“Voce mea viva depello cuncta nociva.”

It has reference, in particular to the ancient belief, and which still survives in some countries, that there is a virtue in the sound of church bells to drive away storms. The legend on the bell is preceded by an initial cross of beautiful design (Ibid, cut 7). As many as 22 of these legends remain in Devon. They are generally known by the name of “Leonine,” ascribed by Dueagne to Leo, a 12th century poet, but by others as much earlier, and even traced to the third century, A.D. In 1829 Denbury church came into possession of a new bell, cast by William Hambling, of Blackawton, described by Ellacombe as “an ingenious blacksmith,” from whose foundry issued twelve bells for different churches in the vicinity of Blackawton from 1823 to 1845. We are told that he was much patronised by Archdeacon Froude, and was the last of our Devonshire bell founders. The inscription on this bell is:

“I to the church the living call and to the grave do summon all; 1829; Revd. R.H. Froude, Rector; Mr. Simmons and Goodley, Wardens; Prosperity to this parish; Hambling fecit Blackawton. Peace to the ringers of Denbury.”

Finally, we have a prayer in the ringing room to remind us why we are there:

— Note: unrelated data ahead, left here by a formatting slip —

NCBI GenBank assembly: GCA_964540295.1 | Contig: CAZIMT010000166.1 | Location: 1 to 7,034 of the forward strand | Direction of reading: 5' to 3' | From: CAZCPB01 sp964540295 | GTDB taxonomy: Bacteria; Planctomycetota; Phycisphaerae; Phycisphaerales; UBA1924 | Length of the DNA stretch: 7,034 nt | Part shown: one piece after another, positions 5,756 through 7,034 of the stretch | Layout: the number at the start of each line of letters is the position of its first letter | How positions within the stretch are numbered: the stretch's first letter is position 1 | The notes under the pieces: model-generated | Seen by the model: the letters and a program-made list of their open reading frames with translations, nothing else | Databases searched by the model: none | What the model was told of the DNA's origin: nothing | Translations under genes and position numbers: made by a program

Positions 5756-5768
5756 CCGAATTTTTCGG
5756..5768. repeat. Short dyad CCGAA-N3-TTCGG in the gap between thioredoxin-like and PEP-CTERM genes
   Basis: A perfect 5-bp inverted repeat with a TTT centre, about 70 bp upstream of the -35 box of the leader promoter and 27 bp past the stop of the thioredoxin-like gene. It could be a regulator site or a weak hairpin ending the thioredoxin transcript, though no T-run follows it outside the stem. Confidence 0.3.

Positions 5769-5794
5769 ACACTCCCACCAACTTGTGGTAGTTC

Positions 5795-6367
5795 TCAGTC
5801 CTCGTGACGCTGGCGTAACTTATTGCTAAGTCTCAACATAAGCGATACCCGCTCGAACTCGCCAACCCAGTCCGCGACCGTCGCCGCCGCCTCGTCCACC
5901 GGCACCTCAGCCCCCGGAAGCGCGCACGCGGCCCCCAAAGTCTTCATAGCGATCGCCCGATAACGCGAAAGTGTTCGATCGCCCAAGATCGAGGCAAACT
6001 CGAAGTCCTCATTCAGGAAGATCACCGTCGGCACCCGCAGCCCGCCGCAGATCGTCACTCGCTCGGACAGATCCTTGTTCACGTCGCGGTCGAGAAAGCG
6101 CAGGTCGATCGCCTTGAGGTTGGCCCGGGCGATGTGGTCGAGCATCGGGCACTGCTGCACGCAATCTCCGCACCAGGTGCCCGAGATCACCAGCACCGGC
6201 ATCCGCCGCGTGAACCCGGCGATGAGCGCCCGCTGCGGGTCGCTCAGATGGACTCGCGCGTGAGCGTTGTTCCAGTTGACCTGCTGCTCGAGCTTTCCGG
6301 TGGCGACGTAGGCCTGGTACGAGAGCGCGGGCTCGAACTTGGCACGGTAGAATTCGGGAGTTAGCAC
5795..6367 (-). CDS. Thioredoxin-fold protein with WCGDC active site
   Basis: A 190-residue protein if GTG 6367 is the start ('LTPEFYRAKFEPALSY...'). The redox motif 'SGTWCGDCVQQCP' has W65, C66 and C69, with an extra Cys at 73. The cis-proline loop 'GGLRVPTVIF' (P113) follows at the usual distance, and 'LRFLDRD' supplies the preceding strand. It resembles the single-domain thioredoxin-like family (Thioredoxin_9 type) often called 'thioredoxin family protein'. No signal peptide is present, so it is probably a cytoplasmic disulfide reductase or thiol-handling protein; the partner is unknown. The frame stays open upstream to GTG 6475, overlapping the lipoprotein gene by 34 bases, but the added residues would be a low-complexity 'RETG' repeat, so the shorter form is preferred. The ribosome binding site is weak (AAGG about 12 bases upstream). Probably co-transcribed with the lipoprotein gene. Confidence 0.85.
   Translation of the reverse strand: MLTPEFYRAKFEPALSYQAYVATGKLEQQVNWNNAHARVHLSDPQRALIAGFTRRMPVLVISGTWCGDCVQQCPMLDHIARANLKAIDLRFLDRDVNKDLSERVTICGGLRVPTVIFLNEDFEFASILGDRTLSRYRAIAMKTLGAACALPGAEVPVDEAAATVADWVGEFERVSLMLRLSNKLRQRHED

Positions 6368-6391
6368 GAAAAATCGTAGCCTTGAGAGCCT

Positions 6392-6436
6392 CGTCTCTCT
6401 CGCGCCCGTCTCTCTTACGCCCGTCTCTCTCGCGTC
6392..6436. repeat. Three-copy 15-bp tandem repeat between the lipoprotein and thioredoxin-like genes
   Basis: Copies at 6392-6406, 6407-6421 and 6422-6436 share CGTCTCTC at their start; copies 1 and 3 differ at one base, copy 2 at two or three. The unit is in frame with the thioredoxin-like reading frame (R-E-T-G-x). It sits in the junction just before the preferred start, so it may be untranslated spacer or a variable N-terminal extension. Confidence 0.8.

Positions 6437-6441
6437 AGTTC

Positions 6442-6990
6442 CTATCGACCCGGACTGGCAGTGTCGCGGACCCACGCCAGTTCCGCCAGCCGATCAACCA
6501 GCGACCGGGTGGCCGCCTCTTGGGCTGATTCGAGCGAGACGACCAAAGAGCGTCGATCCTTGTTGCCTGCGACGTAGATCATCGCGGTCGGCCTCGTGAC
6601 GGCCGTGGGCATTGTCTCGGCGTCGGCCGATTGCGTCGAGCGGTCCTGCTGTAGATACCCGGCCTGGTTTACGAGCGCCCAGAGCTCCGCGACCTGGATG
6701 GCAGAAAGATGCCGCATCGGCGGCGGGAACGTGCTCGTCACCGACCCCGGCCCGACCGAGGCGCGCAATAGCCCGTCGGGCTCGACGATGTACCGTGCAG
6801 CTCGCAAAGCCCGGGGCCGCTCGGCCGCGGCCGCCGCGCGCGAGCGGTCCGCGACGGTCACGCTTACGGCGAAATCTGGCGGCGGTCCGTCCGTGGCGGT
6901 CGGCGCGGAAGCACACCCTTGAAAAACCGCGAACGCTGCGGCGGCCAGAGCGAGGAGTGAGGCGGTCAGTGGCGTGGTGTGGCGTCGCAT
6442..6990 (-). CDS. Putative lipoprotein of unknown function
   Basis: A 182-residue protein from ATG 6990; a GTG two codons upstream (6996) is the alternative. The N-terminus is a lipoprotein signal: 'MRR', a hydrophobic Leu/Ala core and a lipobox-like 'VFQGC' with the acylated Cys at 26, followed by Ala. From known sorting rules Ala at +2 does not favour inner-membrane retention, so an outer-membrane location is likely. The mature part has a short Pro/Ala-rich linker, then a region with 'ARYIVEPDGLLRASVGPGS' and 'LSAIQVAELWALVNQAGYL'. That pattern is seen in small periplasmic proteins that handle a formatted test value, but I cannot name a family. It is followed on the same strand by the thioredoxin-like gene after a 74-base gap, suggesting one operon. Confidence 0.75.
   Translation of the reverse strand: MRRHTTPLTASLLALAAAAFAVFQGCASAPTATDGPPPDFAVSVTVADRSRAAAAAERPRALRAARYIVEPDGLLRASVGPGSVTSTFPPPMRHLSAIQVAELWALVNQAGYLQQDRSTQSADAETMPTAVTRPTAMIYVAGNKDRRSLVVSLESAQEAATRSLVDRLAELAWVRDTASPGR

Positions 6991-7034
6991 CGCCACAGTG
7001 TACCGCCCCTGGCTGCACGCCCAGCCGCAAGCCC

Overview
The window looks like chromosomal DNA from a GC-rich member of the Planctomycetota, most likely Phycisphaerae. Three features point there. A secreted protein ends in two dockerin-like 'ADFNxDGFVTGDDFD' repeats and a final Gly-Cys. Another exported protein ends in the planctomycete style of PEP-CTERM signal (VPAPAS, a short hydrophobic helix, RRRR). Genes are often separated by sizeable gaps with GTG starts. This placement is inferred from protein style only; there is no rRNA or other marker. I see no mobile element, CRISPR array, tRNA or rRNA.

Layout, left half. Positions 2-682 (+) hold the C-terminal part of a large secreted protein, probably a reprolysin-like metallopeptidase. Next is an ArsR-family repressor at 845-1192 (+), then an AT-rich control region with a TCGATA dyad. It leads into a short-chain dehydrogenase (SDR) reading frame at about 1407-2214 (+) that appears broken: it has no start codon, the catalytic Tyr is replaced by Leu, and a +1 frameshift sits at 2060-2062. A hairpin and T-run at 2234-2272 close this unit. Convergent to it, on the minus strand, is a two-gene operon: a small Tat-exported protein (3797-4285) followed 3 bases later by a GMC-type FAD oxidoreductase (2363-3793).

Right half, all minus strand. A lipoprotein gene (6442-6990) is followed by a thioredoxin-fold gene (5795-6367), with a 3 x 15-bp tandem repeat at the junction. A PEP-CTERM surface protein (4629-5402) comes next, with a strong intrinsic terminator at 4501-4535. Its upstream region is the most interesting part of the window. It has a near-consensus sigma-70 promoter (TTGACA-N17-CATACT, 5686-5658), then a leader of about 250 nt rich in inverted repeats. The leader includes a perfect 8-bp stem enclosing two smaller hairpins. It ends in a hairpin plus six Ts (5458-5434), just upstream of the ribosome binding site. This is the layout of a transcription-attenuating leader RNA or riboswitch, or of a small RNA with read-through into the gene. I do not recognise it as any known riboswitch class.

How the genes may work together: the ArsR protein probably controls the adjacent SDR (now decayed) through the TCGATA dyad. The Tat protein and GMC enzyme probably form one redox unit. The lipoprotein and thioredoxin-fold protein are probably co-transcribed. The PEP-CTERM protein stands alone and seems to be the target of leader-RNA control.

The Belfry Prayer

We beseech Thee, O Heavenly Father, to pour Thy grace into the hearts of those who work for Thee in ringing the bells of the Church. Grant that we may never forget the sacredness of Thy House, nor profane it by thoughtlessness or irreverence, but make us ever mindful that when we ring the bells, we ring for Thy honour and glory; through Jesus Christ Our Lord.

Torbryan Bells

The tower at Torbryan, and at least one of the bells, is older than the rest of the building. The ringing world acknowledges that the third bell has as pure a tone as any bell in the kingdom and although cast some time before 1450 it has never been re-tuned, its note being perfect. The legend cast into the bell translates “In truth beneath the sky, there is no better bell than I”.

The treble and tenor bells were cast later, about 1500, while the second is a bit of a late comer at 1553 and its legend translates simply as “Mother of God, remember me”.

Despite their age, the bells are hung in a modern steel frame and are easy going. No-one who has rung at Torbryan could forget the experience. There is no electricity, the spiral staircase and ringing chamber are dark and the home of many bats, but the tone of these historic bells is deep and magnificent.

There is no regular ringing or weekly practice at Torbryan, but the Rector, or Ipplepen tower Captain will give further details if anyone is interested.